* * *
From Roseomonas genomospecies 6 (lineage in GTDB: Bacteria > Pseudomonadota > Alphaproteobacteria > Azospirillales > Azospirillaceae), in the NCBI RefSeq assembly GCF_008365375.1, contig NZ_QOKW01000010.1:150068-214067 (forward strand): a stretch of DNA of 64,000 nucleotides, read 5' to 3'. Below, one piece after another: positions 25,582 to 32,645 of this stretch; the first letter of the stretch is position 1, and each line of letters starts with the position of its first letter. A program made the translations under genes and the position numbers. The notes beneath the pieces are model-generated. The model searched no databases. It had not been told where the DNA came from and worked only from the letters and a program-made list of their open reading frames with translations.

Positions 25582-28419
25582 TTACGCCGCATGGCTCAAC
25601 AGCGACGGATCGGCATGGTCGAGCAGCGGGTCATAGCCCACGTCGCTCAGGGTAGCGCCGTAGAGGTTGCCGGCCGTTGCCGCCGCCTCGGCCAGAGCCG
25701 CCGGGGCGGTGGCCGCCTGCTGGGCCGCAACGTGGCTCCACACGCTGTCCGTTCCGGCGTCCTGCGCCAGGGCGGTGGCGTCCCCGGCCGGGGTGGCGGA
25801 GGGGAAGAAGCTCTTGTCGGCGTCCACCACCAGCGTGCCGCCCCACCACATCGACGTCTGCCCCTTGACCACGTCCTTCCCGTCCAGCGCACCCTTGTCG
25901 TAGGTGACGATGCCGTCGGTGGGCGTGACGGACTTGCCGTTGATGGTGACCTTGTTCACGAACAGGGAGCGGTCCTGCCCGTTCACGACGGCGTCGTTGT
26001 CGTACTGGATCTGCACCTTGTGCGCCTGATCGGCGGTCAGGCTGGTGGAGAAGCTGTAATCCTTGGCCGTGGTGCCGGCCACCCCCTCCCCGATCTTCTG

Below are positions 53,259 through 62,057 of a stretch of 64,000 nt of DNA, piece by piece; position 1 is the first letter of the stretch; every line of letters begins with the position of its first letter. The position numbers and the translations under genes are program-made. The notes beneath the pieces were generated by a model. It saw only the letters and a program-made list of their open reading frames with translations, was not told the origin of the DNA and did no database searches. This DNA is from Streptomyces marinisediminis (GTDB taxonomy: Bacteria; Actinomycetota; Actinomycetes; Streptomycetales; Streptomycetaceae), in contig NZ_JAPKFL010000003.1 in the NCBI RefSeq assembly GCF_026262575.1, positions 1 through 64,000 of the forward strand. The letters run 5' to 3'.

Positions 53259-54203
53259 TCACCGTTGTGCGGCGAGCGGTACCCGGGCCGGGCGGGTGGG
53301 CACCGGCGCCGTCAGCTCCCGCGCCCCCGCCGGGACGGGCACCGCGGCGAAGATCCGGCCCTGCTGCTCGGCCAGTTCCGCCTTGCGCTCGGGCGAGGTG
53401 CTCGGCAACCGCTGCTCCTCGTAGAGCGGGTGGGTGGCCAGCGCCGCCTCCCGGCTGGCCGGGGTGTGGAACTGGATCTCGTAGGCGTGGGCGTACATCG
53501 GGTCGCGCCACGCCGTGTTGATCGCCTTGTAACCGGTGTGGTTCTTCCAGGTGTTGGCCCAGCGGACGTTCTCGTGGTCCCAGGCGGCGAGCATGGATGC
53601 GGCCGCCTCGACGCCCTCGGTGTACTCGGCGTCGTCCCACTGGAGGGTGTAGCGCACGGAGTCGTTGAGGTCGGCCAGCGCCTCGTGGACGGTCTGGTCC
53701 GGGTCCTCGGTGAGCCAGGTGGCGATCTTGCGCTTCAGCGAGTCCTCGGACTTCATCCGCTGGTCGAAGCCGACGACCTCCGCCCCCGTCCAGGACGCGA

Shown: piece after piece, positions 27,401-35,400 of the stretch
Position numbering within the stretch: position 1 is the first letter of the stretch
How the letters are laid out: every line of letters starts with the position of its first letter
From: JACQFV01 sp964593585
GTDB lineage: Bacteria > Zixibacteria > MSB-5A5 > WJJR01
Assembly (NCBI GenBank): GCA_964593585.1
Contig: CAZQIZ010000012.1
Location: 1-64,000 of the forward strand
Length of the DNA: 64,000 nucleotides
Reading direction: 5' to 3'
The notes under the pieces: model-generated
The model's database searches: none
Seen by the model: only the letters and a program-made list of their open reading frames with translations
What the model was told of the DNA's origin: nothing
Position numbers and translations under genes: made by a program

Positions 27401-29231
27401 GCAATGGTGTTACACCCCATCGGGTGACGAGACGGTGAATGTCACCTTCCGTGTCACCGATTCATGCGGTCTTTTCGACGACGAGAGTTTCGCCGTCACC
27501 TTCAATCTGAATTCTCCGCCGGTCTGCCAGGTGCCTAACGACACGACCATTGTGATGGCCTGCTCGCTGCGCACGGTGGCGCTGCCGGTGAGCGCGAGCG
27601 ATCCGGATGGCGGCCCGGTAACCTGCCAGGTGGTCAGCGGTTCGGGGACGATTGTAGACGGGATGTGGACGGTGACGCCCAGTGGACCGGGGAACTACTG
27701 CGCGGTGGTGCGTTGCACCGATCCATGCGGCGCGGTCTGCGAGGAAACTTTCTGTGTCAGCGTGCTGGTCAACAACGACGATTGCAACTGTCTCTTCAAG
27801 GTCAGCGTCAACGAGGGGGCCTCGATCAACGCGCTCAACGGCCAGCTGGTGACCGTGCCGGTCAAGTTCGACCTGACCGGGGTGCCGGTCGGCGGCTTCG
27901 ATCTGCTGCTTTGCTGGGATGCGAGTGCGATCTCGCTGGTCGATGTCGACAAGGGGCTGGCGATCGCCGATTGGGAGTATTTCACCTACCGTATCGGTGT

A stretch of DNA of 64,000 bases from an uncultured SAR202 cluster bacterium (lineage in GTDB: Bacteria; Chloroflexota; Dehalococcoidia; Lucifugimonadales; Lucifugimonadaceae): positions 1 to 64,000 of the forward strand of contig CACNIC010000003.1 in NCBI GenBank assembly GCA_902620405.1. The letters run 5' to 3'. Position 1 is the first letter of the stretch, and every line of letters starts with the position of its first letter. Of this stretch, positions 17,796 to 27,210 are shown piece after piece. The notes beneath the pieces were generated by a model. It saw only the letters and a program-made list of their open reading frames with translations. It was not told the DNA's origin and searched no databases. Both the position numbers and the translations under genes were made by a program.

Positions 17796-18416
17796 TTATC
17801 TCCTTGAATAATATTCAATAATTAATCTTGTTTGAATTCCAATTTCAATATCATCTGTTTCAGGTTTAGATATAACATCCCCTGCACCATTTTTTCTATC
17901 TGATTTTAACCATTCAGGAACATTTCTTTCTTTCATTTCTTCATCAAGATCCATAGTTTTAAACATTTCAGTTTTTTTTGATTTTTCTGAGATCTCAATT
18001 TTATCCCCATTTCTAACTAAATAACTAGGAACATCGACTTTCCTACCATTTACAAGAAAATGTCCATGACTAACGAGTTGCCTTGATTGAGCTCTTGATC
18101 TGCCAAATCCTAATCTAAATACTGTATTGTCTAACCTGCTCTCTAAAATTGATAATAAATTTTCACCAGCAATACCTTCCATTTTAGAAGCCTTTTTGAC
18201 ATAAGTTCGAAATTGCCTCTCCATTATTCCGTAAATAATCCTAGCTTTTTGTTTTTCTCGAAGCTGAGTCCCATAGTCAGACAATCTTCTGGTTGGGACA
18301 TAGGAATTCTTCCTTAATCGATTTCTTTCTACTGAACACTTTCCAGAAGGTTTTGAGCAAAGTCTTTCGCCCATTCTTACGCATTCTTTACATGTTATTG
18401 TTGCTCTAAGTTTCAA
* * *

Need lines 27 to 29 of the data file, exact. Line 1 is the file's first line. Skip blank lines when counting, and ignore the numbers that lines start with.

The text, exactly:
The notes under the pieces: model-generated
The model's database searches: none
Seen by the model: only the letters and a program-made list of their open reading frames with translations